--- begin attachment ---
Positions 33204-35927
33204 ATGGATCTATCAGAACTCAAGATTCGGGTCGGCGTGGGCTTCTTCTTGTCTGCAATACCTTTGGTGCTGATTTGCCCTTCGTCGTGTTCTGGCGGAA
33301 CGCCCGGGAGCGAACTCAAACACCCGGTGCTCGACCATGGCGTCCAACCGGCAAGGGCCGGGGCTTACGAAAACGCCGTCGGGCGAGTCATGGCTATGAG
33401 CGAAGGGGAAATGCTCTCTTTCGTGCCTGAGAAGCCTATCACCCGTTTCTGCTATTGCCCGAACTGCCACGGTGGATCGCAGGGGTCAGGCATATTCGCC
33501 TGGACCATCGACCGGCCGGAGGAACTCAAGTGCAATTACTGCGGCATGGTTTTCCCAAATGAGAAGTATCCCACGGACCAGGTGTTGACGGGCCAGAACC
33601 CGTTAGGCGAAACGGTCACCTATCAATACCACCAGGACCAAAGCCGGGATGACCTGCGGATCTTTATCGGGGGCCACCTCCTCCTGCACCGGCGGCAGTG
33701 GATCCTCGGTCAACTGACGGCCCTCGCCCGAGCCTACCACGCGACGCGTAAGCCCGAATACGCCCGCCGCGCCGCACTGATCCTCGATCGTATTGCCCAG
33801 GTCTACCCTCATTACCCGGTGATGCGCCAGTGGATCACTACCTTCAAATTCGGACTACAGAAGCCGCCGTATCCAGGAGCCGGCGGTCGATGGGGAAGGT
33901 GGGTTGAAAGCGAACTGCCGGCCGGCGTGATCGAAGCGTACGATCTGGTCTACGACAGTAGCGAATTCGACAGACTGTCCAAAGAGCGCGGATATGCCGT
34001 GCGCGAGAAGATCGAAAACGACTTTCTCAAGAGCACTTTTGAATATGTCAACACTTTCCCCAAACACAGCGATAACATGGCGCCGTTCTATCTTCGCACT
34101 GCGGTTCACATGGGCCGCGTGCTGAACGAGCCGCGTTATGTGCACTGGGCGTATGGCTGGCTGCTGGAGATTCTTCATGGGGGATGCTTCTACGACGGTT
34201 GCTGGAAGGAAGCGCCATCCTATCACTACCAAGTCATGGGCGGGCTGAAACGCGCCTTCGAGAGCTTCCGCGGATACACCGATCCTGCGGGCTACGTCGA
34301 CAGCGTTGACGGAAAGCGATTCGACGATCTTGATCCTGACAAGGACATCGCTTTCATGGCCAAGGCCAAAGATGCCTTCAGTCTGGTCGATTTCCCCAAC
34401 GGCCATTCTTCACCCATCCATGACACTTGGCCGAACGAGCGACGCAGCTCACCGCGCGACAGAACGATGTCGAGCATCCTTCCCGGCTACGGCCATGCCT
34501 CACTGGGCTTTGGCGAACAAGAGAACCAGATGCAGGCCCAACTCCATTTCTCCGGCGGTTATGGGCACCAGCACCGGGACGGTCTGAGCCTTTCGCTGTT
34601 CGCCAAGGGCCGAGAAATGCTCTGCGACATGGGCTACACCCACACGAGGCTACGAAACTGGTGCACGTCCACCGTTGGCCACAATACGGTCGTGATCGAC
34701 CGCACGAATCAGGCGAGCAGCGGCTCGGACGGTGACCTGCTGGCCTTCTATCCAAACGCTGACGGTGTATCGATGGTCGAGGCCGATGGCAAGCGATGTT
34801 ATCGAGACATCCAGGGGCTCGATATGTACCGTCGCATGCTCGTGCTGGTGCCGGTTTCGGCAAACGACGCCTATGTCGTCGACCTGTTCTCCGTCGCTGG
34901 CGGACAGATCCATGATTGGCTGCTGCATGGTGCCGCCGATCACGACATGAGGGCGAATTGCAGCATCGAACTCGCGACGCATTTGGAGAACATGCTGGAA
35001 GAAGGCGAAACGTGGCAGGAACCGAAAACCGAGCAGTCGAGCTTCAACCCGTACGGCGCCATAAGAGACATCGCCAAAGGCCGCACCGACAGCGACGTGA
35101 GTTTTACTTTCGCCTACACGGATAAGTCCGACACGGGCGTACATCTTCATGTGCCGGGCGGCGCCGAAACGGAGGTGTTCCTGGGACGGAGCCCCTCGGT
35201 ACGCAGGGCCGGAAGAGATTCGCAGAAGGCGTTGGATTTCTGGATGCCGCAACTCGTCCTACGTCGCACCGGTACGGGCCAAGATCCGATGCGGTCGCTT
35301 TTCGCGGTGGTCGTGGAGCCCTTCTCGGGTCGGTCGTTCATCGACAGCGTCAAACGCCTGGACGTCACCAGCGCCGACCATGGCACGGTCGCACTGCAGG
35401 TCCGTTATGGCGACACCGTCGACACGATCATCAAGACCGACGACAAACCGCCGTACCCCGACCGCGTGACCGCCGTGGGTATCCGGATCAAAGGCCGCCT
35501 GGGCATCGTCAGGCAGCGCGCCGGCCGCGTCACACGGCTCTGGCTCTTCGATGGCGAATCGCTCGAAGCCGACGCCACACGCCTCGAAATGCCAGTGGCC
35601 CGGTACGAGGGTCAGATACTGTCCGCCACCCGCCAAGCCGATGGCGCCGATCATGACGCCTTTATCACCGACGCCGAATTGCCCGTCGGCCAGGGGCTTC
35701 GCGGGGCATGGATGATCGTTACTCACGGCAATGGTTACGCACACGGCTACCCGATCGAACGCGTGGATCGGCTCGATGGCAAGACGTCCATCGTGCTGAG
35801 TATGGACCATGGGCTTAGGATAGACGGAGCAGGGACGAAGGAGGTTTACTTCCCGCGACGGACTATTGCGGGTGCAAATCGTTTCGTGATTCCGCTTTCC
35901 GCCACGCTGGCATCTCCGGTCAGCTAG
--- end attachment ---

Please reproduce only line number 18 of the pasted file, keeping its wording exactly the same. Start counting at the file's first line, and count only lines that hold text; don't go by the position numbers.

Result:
34801 ATCGAGACATCCAGGGGCTCGATATGTACCGTCGCATGCTCGTGCTGGTGCCGGTTTCGGCAAACGACGCCTATGTCGTCGACCTGTTCTCCGTCGCTGG